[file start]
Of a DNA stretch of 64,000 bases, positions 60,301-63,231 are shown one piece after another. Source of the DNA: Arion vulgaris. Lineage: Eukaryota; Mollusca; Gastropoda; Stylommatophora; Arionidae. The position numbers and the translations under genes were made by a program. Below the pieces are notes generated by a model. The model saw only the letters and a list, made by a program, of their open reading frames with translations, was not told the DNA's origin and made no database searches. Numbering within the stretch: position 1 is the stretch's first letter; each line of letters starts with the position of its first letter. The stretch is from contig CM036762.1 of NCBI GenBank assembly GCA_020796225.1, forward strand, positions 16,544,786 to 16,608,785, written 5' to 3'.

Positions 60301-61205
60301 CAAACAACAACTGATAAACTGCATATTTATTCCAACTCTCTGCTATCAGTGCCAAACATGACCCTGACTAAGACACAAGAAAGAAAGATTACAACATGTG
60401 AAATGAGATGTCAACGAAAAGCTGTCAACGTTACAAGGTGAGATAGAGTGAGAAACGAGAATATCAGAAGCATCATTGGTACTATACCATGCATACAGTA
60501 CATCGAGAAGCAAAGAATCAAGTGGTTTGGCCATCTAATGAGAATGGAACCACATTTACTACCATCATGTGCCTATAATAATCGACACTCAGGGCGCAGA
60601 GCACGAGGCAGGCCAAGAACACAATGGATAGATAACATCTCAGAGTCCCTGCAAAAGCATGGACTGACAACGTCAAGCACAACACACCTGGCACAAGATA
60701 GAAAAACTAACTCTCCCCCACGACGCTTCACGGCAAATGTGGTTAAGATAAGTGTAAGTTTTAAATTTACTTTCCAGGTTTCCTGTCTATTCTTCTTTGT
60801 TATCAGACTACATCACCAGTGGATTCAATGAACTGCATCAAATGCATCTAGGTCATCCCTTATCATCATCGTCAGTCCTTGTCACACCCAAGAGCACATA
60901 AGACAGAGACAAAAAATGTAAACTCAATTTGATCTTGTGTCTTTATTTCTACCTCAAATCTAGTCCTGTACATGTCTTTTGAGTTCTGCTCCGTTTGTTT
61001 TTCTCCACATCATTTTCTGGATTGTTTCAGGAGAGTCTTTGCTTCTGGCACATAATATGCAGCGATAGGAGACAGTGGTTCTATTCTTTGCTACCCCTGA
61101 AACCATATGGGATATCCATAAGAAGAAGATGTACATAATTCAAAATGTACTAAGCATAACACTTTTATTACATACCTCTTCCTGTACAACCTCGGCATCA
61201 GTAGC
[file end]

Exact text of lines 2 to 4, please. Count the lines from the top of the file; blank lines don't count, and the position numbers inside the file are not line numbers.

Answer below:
Positions 60301-61205
60301 CAAACAACAACTGATAAACTGCATATTTATTCCAACTCTCTGCTATCAGTGCCAAACATGACCCTGACTAAGACACAAGAAAGAAAGATTACAACATGTG
60401 AAATGAGATGTCAACGAAAAGCTGTCAACGTTACAAGGTGAGATAGAGTGAGAAACGAGAATATCAGAAGCATCATTGGTACTATACCATGCATACAGTA